Sump pump service is a must if you notice problems with water and moisture in your basement. Even if your basement doesn’t flood on a regular basis, this piece of equipment can save you from serious (and costly) expenses related to water and moisture damage in your basement.
This pump removes water from an area of a room and transfers it to a basin called a sump, which then directs the water outside through a drain of a pipeline. This type of system used to empty into city sewer systems but now that practice can get you into big trouble because it can overwhelm a municipal sewer system if many sump pumps discharge into a city system in a high water situation. Instead, a homeowner should create a discharge to the outside of the home.
What Does a Sump Pump Do?
A high-quality sump pump, when maintained properly, can last about a decade. There are two types of sump pumps: a pedestal pump and a submersible pump. The pedestal pump operates with the motor sitting on a pedestal above the water and the impeller in the pit. The submersible pump sits in the sump pit and activates when the sensor detects water at a certain level in the pit. The two types of pumps are often made of different materials, which can affect how long they work before a homeowner notices a problem.
Five Signs That You Might Need To Replace Your Sump Pump
There are a few signs that show up before a homeowner realizes it’s time to consider getting a new sump pump to protect the home. Some of the signs are obvious, but many are less so and can be missed or ignored if a homeowner doesn’t know what to watch for, or what can increase the risk of problems later.
- The Basement Has Previously Flooded
If a homeowner has experienced flooding in the basement before, it’s a good idea to install a sump pump or replace the one that’s already installed. A sump pump pulls the water out of the basement to an area outside of the home. This water may be from a variety of sources and homeowners will want to ensure that they can keep the water out of the carpets and away from the walls, which could be damaged if exposed for too long. If flooding happens once, it can happen again.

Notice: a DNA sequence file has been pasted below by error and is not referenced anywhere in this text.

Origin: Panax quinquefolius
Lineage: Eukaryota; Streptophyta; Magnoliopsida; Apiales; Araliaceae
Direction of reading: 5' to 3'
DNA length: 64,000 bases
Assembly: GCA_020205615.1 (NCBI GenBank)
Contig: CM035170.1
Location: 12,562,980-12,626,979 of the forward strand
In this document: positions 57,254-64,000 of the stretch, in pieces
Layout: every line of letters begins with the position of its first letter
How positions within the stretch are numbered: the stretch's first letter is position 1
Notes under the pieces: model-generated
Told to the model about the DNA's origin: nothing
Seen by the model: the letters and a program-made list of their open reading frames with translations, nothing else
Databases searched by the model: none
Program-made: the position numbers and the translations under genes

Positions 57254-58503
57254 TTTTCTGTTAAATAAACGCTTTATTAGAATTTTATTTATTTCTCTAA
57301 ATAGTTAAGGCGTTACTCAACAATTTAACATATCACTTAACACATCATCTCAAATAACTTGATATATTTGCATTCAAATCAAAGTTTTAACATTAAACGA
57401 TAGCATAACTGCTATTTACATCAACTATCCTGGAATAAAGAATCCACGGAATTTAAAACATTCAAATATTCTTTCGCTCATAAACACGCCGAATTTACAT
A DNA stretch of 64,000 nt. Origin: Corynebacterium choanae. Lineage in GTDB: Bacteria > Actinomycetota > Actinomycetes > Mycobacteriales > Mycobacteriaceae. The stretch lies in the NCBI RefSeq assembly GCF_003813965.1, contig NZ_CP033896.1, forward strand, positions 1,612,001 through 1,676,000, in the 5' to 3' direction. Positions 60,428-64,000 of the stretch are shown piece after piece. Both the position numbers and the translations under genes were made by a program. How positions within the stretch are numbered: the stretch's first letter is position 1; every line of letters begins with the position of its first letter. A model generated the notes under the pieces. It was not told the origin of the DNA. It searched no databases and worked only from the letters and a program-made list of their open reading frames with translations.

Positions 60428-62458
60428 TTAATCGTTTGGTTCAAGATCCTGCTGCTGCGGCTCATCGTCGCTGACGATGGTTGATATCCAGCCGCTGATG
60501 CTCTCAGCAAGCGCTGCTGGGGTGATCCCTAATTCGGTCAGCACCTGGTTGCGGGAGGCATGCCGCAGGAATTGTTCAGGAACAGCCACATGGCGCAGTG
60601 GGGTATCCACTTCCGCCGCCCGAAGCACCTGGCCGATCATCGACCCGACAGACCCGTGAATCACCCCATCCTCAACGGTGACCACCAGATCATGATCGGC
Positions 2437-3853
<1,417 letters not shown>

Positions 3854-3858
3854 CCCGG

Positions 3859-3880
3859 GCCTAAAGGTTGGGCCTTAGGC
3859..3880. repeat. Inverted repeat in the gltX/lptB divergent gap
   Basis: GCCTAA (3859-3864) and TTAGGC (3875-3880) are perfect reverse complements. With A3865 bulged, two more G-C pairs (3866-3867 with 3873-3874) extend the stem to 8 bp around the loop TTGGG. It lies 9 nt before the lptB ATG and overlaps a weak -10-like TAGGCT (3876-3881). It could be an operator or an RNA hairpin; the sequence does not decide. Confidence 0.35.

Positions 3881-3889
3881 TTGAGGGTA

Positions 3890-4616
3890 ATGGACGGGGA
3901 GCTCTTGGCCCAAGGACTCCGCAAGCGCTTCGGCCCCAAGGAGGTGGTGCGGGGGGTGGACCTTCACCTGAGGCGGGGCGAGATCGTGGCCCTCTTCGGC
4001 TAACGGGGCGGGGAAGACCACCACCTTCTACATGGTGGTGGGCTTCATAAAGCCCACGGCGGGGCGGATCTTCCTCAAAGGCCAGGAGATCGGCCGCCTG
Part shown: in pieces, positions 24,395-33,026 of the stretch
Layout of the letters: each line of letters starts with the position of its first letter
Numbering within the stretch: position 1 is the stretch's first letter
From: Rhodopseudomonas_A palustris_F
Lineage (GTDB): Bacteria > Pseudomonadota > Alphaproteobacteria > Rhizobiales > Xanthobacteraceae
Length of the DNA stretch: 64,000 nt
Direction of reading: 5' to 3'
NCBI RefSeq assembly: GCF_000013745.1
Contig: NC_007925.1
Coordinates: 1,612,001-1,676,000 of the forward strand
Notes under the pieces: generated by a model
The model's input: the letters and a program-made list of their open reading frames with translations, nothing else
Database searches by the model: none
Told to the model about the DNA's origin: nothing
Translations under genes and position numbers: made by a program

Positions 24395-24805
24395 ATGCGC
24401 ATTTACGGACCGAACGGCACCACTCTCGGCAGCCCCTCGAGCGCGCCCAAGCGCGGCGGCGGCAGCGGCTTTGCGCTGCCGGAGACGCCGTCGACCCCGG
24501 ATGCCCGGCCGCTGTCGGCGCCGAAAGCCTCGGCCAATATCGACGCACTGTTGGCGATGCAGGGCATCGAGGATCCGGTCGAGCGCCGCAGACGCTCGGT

- The Sump Pump Cycles On and Off
A Sump Pump is meant to activate when a pit is wet and has water in it and turn off when the water has been removed. There are a couple of reasons that this could be happening. One of those may be that the basin may not be large enough for the amount of water that is regularly in the basin. It may also be that the float switch needs to be adjusted to turn on only when there’s a bit of water, not more frequently than is needed.
- The Sump Pump Runs Longer Than It Should
An improperly sized sump pump may fun longer than it is truly needed for. It should only take a few minutes of operation for the pump to clear the water. If it is on too long, it may be time to consider having a stronger pump installed. A plumbing professional can help a homeowner to determine the right capacity for a replacement pump.
- The Home is In a Flat Area and Water Collects There
When a home is situated in a flat area with soil that holds on to the wafer, there’s a higher likelihood that water will get into a home. When the soil is no longer able to absorb more water, it has to go somewhere, and a building is a likely place. If that occurs regularly, it can weaken the home – in the walls and foundation and can increase the potential of mold developing.
- The Sump Pump is More than 6-10 Years Old
This piece of equipment can often last up to 10 years, but many plumbers suggest examining the unit and planning for replacement around six years. The life span of a sump pump depends on a variety of factors, like how much it’s used, how often it works how hard it works, and how much water it is subjected to. There are many variables, but plumbing pros tend to call the lifespan a decade and urge homeowners to replace it at that point, especially if it runs often.
Call the Home Service Doctors for any inquiries about a sump pump!